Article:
An Independent Investigative Mechanism: Identifying Ways To Combat Impunity In Georgia

By Mariam Uberi

According to a number of civil society and human rights commentators, Georgia requires an effective independent body to deal with the investigation of torture perpetrated by law enforcement officials.

Between 2013 and 2015, the Public Defender’s office made 58 referrals to the General Prosecutor’s office to investigate alleged ill treatment of prisoners either by the police or prison staff. Some reports indicate that the Prosecution office has either dropped some investigations or did not provide any information during the course of the investigation.

In 2016, the number of alleged acts of ill treatment committed by the police was higher than that perpetrated by prison staff. The number of referrals for investigations into ill treatment in prisons dropped by one third. Reportedly, only two of 173 allegations of ill treatment perpetrated by police were brought to the court.

These statistics raise serious questions around whether the investigative powers vested to the State security services, the Ministry of Corrections and the Ministry of Internal Affairs lack adequate guarantees of independence and impartiality to address legal wrongs by its public authorities. Further, the Public Defender’s office and various UN human rights bodies have highlighted trends of either dismissing allegations of ill treatment against state agents or instigating charges that carry lesser sentences.

This post will review the national legislative framework on torture and ill treatment and how it is implemented. It will then provide an overview of pertinent human rights obligations and will review a draft law on independent investigative mechanisms aimed at ending impunity by law enforcement agents.

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Pulling Back the Curtain: Drugs, Human Rights and the Death Penalty

By Dr Rick Lines

The death penalty for drug offences is one of the most significant and politically charged issues within the current global drug policy debate.  This week at the meeting of the United Nations Commission on Narcotic Drugs, Harm Reduction International will release its annual report on the death penalty, monitoring global trends and developments in this important area.  That report shows that 33 countries have the death penalty for drugs offences in domestic law. While the majority of these States do not actually execute people under these laws, the report finds that seven countries – China, Iran, Saudi Arabia, Malaysia, Singapore, Vietnam and Indonesia – are actively executing people for drug crimes. Between January 2015 and December 2017, at least 1,320 people were executed for non-violent drug-related offences, a figure that does not include China, where such information is guarded as a State secret.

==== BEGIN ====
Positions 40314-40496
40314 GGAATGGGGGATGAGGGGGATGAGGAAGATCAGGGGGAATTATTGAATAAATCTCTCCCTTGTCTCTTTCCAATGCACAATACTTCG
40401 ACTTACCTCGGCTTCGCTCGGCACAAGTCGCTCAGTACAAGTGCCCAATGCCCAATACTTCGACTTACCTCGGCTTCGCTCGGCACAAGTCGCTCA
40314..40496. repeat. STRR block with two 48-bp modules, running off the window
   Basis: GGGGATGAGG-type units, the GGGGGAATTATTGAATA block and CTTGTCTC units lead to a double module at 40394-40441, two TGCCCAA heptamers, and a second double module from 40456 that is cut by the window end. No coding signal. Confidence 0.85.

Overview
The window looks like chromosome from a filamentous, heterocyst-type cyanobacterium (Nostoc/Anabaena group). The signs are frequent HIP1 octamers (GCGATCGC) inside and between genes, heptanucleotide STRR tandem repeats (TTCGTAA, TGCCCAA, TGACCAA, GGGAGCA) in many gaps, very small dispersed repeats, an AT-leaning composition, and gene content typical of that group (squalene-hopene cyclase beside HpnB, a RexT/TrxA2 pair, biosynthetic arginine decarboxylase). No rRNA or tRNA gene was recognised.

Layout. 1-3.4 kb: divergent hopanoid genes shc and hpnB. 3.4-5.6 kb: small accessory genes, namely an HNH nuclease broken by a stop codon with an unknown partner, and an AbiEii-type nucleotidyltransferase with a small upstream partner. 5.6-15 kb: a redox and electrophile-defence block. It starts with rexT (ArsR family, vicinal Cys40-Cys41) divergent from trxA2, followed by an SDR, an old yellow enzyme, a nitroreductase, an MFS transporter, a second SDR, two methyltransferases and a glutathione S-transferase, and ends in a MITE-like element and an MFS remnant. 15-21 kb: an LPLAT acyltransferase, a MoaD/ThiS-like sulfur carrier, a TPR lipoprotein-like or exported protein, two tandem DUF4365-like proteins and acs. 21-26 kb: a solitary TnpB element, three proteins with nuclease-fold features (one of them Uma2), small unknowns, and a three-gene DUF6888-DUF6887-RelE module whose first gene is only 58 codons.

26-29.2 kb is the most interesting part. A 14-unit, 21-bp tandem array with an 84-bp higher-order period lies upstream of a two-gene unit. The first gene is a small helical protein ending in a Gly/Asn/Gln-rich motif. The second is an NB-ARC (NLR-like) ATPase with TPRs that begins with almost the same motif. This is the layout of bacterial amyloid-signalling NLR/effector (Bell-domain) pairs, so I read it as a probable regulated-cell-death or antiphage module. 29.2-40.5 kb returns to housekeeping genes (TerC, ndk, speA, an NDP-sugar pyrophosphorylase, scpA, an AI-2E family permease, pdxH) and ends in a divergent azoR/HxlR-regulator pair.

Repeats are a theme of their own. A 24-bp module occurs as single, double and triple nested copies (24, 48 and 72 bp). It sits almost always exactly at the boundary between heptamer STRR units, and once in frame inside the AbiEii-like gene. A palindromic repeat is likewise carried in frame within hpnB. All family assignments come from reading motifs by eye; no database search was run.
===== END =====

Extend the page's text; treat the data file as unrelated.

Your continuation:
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Supreme court rulings open door to future ‘war on terror’ litigation in Britain

By Daragh Murray

The UK Supreme Court has handed down three landmark judgements relating to the activities of UK authorities and officials in the fight against terrorism. The court ruled on January 17 that cases could now proceed against UK officials accused of involvement in detention and rendition operations – even if foreign states and their officials were the “prime actors” of alleged human rights violations. This means that cases can now proceed against, among others, the former foreign secretary Jack Straw.

Another key element of the rulings relates to the authority to detain people in armed conflict, and the interplay between the law of armed conflict and international human rights law.

The Supreme Court’s rulings will have a significant impact on future litigation in relation to the activity of UK authorities and officials abroad. As a number of the claims relate to the extraterritorial application of the Human Rights Act and its application to UK armed forces, these cases are particularly sensitive in the current political climate.

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The revised standard minimum rules for the treatment of prisoners: Interview with Taghreed Jaber

By Munira Ali

On the 7th of April 2016, experts on prison reform and management were convened for a two-day meeting by the University of Essex Human Rights Centre and Penal Reform International (PRI) to discuss the recently revised standard minimum rules for the treatment of prisoners (also known as the Mandela rules- a name designed to honour the legacy of the late Nelson Mandela). The aim of the meeting was to come up with practical guidance for implementation, which struck a fine balance between making sure that the revised rules are not unreasonably burdensome on prison administrations and guaranteeing tangible improvement of prisoners’ treatment.

One of the experts, Taghreed Jaber, regional director of the Middle East and North Africa (MENA) region for PRI, shared her insight into the revisions. Taghreed, who is also an alumni of the University of Essex, contributed to the drafting of the revisions and views the process itself as a success. Continue reading

How much protection do the new UN Standard Minimum Rules for the Treatment of Prisoners offer LGBTI detainees?

By Eka Iakobishvili. Eka has worked as a human rights analyst and adviser for number of INGOS and IGOs, such as PRI, HRI, EHRN and UNODC. She was part of the Essex Expert Group meetings that worked on the SMRs in 2012-3, and was part of the NGO discussion at the 13th Crime Congress in Qatar, in April 2015. You can follow her on twitter: @Eka_ia

On 18-22 May, the UN Commission on Crime Prevention and Criminal Justice will adopt new and updated UN Standard Minimum Rules for the Treatment of Prisoners (SMRs). The SMRs were endorsed at the 13th Crime Congress in Qatar last month and it is expected that the UN General Assembly will adopt the rules by the end of 2015. Continue reading